100 Years, 100 Stories
Our brand new immersive exhibition
100 Years, 100 Stories: Our brand new immersive exhibition
Selina Wadge was 28 years old on Thursday 15th August 1887 when she left the condemned cell at Bodmin Jail and made the short walk to the hanging spot, the old goods in goods out door above the archway between the wings of the jail. She was to be the last woman hanged in Cornwall. Prison legend claims she carried a handkerchief as she made her final journey and was said to utter, “Lord deliver me from this miserable world.”
A miserable world indeed for someone in Selina’s position, unmarried with illegitimate children in tow. In 1887 she was considered to be socially and morally corrupt; in addition her children would carry the stigma of being born out of wedlock. The pressure put on women like Selina to fit into a patriarchal governed society was insurmountable and that combined with the promises given in a love letter Selina had received from a former soldier by the name of James Westwood lead her to commit the most heinous crime imaginable…
Selina’s letter is just one of 100 objects on display at Bodmin Jail’s brand new exhibition, ‘100 Years, 100 Stories,’ celebrating 100 years since the last prisoner left the Jail and boarded a train out of Bodmin.
The 100 objects have been carefully curated by the jail’s team of experts, each telling their own tale of love, loss, debauchery, retribution and new beginnings throughout the almost 250 years since the Jail was built. Each object holds a story about the building, the people in it, and its history - all of which are curious, tragic, and always intriguing.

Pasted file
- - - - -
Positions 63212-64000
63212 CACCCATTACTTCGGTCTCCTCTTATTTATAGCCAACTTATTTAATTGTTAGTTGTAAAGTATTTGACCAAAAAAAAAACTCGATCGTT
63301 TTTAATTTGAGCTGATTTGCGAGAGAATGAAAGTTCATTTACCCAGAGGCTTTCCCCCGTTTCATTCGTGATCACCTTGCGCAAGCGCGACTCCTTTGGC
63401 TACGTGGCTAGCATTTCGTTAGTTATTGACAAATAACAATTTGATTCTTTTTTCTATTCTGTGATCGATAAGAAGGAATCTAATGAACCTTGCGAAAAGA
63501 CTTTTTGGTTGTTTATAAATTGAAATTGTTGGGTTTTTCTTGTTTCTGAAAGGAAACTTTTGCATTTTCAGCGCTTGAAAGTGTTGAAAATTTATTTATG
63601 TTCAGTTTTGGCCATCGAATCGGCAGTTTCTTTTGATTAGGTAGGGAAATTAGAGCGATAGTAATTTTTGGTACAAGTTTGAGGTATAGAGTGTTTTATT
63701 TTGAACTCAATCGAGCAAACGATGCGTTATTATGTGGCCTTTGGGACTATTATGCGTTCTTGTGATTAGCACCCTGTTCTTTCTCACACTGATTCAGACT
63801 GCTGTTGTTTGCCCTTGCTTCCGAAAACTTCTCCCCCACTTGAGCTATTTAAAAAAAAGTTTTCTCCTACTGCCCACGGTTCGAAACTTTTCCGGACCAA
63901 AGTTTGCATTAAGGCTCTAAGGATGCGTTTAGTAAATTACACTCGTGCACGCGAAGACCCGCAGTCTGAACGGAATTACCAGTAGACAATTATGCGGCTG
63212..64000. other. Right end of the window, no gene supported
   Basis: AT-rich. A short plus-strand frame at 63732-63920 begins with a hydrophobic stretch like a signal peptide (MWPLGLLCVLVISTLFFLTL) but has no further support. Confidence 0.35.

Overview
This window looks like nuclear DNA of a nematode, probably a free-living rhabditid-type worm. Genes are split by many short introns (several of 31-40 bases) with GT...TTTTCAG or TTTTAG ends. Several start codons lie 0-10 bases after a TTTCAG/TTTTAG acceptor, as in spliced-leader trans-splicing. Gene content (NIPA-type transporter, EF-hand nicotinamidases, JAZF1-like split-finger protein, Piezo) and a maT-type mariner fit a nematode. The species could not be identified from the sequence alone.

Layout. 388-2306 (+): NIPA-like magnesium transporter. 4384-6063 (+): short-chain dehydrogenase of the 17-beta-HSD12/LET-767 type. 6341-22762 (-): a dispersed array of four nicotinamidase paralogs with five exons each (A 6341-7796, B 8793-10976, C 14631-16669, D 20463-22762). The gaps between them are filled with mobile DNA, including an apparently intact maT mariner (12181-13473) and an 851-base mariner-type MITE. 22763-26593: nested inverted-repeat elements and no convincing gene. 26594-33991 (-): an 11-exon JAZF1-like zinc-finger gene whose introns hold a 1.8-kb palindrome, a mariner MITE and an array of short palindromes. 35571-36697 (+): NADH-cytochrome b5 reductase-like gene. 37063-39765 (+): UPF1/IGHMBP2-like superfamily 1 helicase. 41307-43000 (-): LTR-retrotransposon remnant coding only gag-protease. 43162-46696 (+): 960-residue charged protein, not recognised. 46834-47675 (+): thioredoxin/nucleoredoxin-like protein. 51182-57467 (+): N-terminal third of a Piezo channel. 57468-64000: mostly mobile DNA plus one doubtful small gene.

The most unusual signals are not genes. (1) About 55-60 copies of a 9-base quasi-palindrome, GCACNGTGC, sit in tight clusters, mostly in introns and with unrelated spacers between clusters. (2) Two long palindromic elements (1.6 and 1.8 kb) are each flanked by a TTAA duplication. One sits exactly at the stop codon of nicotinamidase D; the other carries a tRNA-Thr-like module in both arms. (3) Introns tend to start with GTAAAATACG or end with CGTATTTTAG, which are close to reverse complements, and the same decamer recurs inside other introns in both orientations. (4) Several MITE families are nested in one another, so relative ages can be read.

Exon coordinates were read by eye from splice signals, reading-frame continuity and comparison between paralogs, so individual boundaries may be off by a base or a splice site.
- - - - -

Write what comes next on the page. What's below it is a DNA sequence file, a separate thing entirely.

For example, a bathtub asks you to consider which type of prisoner was regarded as so unimportant as to be unworthy of a bath. You can also view the dress in the paranormal room which has many strange stories associated with it (no spoilers!) Alongside a bottle of arsenic used by Sarah Polgrean to poison her unsuspecting husband, you will also see the blood-spotted clothing worn by Matthew Weeks when he supposedly murdered Charlotte Dymond - but was he really guilty?
To mark the occasion, three more cells have been opened up to the public and the team have introduced scent into the building to further enhance the immersive journey. The spaces and stories are deeply personal, as if the prisoners have just walked out of their cells and left behind a tantalising glimpse of the past.
This family-friendly exhibition features tales to be enjoyed by people of all ages. Our hope is that people are intrigued by the Jail’s vast array of stories and will continue to visit to learn more about this building’s history and heritage throughout our 100 Years celebrations in 2023.
The ‘100 Years, 100 Stories’ exhibition is running until the 30th April, and access is included with general admission to Bodmin Jail.